In each of the two diamond tools, segments were welded to a 14″ diameter steel core through a laser welding process. In the cutting test, each diamond tool cut a concrete structure to a depth of 35 mm. The cutting test was performed with an engine-operated cutting tester of 5.5 HP manufactured by EDCO Company Ltd.

In the diamond tool of Example 3, the thickness of each diamond layer was set to 0.8 mm, and the gaps between the diamond layers were set to 0.4 mm wide.

In the diamond tool of Example 3, the same diamonds as those of the diamond layers were added to the two outer side portions of each double-layered segment in an effort to prevent quick abrasion of said outer side portions. That is, diamonds were used as a filler in the outer side portions of each double-layered segment. In such a case, the concentration of the diamonds used as the filler was set to 25% of that of the diamonds set in the diamond layers of each segment used for cutting.

TABLE 2
Wear Wear
Segment Concen- Cutting Cutting perfor- perfor-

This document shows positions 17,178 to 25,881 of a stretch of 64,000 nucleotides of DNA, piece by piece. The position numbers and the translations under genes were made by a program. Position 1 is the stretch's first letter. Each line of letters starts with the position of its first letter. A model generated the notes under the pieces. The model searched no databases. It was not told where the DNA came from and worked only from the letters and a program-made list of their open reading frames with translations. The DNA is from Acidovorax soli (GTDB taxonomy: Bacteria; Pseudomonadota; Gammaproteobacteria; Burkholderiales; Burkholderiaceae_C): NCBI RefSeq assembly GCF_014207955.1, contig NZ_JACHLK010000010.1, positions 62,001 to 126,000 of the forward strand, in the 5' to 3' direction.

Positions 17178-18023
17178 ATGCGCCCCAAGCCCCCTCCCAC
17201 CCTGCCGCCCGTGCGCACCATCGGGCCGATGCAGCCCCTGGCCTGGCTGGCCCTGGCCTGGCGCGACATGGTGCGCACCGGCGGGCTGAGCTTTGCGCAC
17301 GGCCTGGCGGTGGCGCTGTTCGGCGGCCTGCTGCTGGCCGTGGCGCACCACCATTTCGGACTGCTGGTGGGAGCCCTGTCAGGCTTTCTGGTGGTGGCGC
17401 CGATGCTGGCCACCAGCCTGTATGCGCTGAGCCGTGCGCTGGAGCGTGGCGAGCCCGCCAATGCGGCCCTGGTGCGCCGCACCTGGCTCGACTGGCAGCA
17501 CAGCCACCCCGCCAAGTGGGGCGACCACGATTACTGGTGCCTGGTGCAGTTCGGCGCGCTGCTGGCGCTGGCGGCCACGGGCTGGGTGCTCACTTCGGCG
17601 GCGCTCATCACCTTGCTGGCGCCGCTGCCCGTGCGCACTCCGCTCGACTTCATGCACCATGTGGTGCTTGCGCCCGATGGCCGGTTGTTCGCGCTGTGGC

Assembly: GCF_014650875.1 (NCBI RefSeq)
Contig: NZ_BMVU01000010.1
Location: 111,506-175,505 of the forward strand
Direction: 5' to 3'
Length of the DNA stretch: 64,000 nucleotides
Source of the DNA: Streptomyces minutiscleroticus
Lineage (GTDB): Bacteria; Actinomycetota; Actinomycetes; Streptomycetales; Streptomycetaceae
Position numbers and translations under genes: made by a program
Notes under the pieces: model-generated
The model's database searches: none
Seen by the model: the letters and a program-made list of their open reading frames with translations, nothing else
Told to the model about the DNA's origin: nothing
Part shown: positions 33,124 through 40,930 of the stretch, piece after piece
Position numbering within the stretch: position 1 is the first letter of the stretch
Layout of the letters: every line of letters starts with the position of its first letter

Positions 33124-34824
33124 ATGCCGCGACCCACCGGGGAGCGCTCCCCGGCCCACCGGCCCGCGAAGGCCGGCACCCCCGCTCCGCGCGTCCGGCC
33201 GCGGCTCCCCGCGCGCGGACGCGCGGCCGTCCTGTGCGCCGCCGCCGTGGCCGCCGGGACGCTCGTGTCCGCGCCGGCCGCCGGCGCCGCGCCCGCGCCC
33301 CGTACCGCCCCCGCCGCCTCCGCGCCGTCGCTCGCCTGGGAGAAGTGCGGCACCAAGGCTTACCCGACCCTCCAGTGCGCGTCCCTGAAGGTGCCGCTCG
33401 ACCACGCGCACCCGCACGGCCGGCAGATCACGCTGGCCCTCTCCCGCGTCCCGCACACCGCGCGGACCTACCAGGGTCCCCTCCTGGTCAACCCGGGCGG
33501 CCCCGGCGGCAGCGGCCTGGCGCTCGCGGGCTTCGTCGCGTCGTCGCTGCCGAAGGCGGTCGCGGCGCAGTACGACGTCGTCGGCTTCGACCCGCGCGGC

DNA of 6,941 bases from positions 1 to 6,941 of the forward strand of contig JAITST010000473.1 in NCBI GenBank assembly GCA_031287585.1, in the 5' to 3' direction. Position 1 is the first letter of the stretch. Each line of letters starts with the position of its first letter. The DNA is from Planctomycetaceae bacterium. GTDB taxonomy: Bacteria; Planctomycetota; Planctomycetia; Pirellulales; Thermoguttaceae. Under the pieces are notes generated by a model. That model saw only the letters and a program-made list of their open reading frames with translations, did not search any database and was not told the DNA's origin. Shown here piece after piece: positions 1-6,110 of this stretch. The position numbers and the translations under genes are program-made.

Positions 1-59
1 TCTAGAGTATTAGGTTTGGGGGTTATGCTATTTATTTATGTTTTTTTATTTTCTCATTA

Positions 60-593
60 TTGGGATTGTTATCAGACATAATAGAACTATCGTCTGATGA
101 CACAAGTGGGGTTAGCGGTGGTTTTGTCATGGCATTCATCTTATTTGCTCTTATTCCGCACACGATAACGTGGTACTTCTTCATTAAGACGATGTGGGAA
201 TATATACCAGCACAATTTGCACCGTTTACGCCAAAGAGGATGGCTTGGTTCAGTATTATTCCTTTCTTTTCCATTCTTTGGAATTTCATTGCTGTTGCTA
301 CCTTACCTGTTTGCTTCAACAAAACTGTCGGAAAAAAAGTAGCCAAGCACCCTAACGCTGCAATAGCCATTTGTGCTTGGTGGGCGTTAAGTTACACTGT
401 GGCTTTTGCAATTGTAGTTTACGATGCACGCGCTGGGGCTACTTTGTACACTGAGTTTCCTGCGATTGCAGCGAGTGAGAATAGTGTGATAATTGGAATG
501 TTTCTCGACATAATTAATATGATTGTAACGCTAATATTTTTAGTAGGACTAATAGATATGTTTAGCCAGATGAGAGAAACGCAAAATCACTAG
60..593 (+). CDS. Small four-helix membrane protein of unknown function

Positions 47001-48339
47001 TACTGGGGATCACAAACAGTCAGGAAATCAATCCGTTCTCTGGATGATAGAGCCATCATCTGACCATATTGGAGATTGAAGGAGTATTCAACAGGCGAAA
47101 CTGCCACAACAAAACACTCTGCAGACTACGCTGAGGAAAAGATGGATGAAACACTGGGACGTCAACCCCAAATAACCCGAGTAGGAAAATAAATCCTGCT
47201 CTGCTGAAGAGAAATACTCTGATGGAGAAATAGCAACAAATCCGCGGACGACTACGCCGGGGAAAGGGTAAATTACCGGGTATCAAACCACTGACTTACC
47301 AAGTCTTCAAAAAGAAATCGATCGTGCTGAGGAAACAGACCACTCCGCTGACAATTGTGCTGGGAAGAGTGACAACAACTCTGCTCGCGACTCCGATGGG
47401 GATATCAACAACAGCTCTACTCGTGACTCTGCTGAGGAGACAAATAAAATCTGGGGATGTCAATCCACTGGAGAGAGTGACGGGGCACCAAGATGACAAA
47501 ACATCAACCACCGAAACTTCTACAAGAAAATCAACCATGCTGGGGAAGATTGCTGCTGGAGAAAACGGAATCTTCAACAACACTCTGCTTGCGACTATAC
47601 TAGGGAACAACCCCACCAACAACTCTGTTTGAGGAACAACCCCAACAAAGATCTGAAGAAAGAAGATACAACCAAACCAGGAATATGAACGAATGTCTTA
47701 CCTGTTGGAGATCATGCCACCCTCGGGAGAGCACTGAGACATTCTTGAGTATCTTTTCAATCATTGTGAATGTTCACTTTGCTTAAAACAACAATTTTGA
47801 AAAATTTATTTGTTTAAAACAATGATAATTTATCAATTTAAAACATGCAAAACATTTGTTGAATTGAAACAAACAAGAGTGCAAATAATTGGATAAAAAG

Example arrange- tration rate rate mance mance
No. ment (cts/cc) (/min) (%) (/) (%)
Ex. 3 3 × 2 0.8 558.8 120 3.828 105
Com. Ex Random 0.8 465.7 100 3.646 100
2
In Table 2, Ex. stands for Example, and Com. Ex. stands for Comparative Example

From Table 2, it is apparent that the diamond tool of Example 3, designed according to the present invention, has remarkably increased cutting rate and remarkably improved wear performance in comparison with the diamond tool of Comparative Example 2 designed in accordance with the prior art.

EXAMPLE 4

In order to prevent quick abrasion of two outer side portions of each segment, the segments of the diamond tools similar to that of Example 1-1 with an alternate arrangement of triple-layered segments each regularly set with diamonds in three layers and double-layered segments each regularly set with diamonds in two layers (segment arrangement: 3×2) were produced using a filler added to a metal powder. The resulting diamond tools were subjected to a cutting test to measure abrasion of the segments. The results are given in Table 3.